Conferences archive > 2015 > SPEAKERS & ABSTRACTS

Vinod K. Bhutani

Professor Vinod K. Bhutani of Stanford University is a basic scientist of neonatal physiology, US trained pediatrician and American board certified neonatologist. The primary objectives of my research are to advance translational research in neonatology through design and use of innovative and evidence-based technologies/tool-kits that are intuitive, practical and reduce neonatal morbidities. 5 specific investigative domains that are specifically aimed to reducing childhood morbidity and mortality support these aims. These include: (i) application of fetal and neonatal physiological principles to translation basic science; (ii) elucidation of early clinical biomarkers in long-term maternal-fetal health and developing targeted interventions; (iii) design of affordable, high quality evidence-based biotechnologies for global reduction of infant mortality and morbidities; (iv) translation of clinical evidence to systems application and operationalization through novel healthcare access; and (v) prevention (specifically) of jaundice-related newborn brain damage through systems-approach, biotechnologies and chemoprevention. His scholarship is focused on outcomes of high-risk infants, neonatal bilirubin injury, and evidence-based interventions to improve outcomes, all of which are fully consistent with the objectives of the proposed study. Linking the insights obtained from thorough studies of advanced predictive models of epidemiologic indices to clinical observations, and translating these into real and durable changes in clinical practice and health policy. One of his academic and global role at Stanford University as an experienced clinical investigator is to participate in the conduct of the Universal Rh Disease Elimination Studies at Stanford. He strives to reduce global morbidities and mortality in neonatal population in countries with fractured health care systems, regions of conflict as well as developed nations through a systems-approach coupled with novel clinical research.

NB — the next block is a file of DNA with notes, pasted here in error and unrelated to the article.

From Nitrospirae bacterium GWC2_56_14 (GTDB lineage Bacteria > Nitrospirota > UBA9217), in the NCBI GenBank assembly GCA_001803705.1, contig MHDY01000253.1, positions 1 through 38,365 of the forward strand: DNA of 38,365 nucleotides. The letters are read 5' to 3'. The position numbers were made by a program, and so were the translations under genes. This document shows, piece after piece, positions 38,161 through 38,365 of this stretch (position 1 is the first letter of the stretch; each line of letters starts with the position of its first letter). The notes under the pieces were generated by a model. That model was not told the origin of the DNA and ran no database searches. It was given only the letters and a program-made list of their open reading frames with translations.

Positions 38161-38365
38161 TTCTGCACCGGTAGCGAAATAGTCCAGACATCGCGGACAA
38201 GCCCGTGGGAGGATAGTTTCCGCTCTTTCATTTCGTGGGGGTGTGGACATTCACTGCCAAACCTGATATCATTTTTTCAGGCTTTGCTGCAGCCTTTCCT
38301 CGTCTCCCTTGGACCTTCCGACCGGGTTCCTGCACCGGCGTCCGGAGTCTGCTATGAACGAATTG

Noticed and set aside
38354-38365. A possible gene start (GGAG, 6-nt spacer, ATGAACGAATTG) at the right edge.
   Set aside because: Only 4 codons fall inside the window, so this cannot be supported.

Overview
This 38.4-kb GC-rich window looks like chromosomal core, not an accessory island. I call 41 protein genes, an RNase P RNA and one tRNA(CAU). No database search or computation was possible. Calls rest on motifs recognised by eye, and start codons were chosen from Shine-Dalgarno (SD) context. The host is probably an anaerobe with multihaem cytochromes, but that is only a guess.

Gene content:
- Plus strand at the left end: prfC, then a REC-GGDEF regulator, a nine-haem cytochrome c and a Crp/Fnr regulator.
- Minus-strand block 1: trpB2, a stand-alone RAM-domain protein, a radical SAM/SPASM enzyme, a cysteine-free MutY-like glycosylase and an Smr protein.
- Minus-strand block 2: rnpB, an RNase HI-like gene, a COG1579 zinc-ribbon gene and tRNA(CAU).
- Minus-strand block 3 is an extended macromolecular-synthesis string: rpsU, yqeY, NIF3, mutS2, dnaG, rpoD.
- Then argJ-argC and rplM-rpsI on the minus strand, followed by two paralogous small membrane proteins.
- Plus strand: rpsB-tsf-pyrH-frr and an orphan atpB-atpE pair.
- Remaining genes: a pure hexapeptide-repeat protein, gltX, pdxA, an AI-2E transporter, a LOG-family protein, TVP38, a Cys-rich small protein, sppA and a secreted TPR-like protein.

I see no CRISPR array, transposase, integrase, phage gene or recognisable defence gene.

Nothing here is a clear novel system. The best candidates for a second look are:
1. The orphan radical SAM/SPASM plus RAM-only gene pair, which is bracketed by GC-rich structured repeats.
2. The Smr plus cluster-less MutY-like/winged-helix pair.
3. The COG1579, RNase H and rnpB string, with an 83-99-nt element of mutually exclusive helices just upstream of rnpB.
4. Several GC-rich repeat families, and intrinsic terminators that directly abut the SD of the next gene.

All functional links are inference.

Universal Eradication of Hemolytic Disease of Newborn: the CURhE Initiative

Prevention of Hemolytic Disease of Newborn has been one of the most successful accomplishments in the dramatic reduction of neonatal mortality and childhood disabilities in maternal child healthcare. Introduction of both antepartum and post partum prophylaxis that was initiated in North America and Europe in 1970s decreased the rate of sensitization of Rh-negative women who had been identified. These key steps led to an overwhelming and almost immediate improvement of mothers’ and their children’s health. However, we are still far away from winning this battle: in most emerging countries there is limited clinical access to screening and prophylaxis. Even in several western and well developed countries with stable healthcare economies, the implementation of these evidence-based practices  has been incomplete unless meticulously implemented. Today, we have not reached yet the global eradication goal. More than 100,000 avoidable neonatal deaths and a larger burden of infant disability is added every year.  In order to manage and eradicate his preventable disorder, a global initiative has been launched: CURhE, from the acronym Consortium for Universal Rh disease Eradication. This initiative will achieve its goals by improving patients’ access through education, relieving “bottlenecks” to clinical access and surveillance. Educating health care professionals, mothers and maternal child healthcare providers, enhancing the capacity for timely diagnosis and therapeutic networking for Rh disease prevention needs to embedded in the ongoing maternal-child health initiatives for safer birthing practices of emerging countries. Tailored strategies will be designed according to the diverse needs of the single countries and by identifying “country champions”: health care professionals able to engage local authorities, medical doctors and stakeholders toward the common objective of the “zero disease.”

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